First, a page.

New customer acquisition is an important part of every business. Property managers can find great success from exercising these key strategies for acquiring new owners and building their client base.

Referrals for growing your property management business

network of people You might assume that your network already recommends your management services when rental properties pop up as the topic of conversation. Having this type of assumption can lead to zero leads from your immediate network if you don’t let people know exactly what you do.

Marketing yourself and your business to your network is as easy as striking up a conversation and engaging them in a fun discussion about the housing market and real estate investments. And no one can resist a juicy tenant horror story (just remember to keep names confidential). If people know what you do, they will remember to recommend you or reference your business.

Your referral network should include the following people:

Client referrals - your current clients probably know other rental property owners and can recommend your services to them.

Friend referrals - give your friends a clear understanding of what you do and you help your clients solve renter related problems, so they can easily think of recommending you.

Family referrals - extending your services to their social network opens up lots of doors to connect with people you don’t usually interact with.

In addition to your personal network, consider building relationships with professional organizations and businesses in your community who will be able to refer your property management services.

Your professional referral network can include: real estate agents, HOAs, other property managers, professional organizations and landlord associations, and local business networks like the Chamber of Commerce or economic development organization.

Marketing your property management business to attract new owners

At a minimum your current and future clients need to be able to easily learn more about you and your rental business. Your marketing plan should include digital and in-person ways to connect with your target audience.

Offer a property management website

Creating a website is a simple way to create an online presence that shares your services, contact information, and values. Your property management website can offer information for owners wanting to know about your services and information for prospective renters to learn about available properties.

You can easily build your own website through wix or weebly which will require a monthly hosting fee. Your property management software should include a property management website at no additional cost. Or you can enlist the help of a company that specializes in building property management websites for you.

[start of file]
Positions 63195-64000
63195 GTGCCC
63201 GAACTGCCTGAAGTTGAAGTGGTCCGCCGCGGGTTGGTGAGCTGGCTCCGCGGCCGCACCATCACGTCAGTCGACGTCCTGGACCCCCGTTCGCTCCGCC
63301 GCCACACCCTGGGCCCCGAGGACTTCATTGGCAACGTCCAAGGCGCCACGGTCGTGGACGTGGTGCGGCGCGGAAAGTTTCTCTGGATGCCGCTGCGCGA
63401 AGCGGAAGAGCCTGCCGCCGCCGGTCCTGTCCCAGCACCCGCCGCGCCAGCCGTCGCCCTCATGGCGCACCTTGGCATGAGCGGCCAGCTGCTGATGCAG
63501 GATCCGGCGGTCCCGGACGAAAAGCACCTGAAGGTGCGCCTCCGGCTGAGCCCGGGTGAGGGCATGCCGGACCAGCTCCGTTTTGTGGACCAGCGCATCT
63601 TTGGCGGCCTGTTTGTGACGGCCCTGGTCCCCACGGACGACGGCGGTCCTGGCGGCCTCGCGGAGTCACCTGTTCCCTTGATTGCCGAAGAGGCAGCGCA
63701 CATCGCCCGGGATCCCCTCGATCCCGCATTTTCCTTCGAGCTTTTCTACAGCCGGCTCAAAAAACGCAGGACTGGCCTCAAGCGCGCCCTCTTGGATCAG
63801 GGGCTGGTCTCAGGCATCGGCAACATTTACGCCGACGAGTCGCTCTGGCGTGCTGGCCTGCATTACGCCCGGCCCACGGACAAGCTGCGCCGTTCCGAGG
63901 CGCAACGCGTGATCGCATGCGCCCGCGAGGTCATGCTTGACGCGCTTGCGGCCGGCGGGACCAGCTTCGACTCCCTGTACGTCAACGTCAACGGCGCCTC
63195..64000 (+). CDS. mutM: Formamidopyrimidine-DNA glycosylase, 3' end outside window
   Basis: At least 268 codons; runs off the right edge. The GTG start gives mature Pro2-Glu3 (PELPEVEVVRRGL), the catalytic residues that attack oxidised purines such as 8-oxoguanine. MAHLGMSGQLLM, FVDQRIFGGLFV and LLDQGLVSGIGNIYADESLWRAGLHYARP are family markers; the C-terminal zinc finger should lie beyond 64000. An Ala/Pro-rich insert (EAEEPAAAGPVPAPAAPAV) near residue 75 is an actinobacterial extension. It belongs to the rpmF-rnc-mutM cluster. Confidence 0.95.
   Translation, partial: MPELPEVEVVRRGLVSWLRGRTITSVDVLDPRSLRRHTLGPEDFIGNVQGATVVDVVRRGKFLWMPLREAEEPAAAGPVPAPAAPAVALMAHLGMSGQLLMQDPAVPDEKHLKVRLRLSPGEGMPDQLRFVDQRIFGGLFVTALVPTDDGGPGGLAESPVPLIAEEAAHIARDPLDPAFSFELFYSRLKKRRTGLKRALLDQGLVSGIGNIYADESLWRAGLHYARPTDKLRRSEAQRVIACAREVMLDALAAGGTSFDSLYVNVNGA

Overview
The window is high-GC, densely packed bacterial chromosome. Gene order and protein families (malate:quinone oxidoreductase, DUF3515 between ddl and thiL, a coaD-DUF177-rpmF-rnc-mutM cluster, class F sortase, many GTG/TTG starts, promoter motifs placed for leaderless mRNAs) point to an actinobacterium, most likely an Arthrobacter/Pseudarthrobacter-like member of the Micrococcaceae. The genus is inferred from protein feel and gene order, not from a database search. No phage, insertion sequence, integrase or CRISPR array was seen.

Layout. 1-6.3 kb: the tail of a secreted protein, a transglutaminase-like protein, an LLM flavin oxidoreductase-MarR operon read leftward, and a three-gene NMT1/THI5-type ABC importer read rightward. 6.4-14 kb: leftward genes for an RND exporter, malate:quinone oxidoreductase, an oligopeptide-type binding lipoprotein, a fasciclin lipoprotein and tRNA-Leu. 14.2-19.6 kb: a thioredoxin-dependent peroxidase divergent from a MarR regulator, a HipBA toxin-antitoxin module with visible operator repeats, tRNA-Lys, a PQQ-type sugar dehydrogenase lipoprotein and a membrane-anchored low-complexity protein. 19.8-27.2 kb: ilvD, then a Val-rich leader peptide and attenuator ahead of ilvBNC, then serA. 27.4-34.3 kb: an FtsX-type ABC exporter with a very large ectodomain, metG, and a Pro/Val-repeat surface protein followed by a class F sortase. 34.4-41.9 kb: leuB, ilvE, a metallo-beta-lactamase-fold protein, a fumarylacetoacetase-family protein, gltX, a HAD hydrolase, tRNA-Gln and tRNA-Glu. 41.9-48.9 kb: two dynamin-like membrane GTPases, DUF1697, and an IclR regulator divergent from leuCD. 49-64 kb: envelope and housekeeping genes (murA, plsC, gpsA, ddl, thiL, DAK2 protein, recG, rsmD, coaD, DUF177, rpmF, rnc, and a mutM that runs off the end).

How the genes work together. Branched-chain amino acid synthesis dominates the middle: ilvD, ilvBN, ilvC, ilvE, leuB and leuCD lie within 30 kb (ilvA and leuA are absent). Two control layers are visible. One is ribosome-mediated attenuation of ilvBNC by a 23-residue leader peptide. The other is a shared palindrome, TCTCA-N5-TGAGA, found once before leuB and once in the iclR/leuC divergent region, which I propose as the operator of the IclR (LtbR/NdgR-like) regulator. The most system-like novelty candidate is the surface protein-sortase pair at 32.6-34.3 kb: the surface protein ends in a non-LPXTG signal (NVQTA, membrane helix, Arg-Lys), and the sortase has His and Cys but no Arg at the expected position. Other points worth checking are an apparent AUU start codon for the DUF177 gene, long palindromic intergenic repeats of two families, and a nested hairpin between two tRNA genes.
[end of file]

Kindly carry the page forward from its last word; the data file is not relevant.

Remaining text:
It will be helpful to learn the basics of search engine optimization (SEO) for your property management website so you show up high on the list for search engines. It can be as simple as using the correct words and copy on your website.

Create social media profiles and business pages

Facebook and Google My Business allow you to create business profiles for your property management company. These sites allow you to share contact information and locations and often show up high on search engines. You can also use these sites to connect with your renters and share rental vacancies.

In-person marketing

men shaking hands One of the best ways to build your property management business is to be available for in-person communication with your prospective clients, tenants, and community. Provide responses to phone calls, texts, emails, and all inquiries. While you might not be able to respond right away, acknowledging your potential clients and letting them know when you will respond can help build trust.

According to data shared by Project.co, 99% of people say it’s important that a business communicates effectively with them as a customer. And 68% of people say they’ve stopped dealing with a company and moved to a competitor due to poor business communication skills.

Beyond responding to incoming communication, positioning yourself as property management professional in your area through community events will help you build your referral network.

Final Thoughts

Property managers can grow their business by attracting new rental propety owners and adding more units to their management portfolio. Since property managers typically receive a percentage of rent received as their income, each new property can positively impact their revenue.

Understanding the types of people who own rental properties will help you meet their needs and provide services that will help them say yes to working with you. You can find new owner clients by building your referral network, and focusing on your digital and in-person marketing.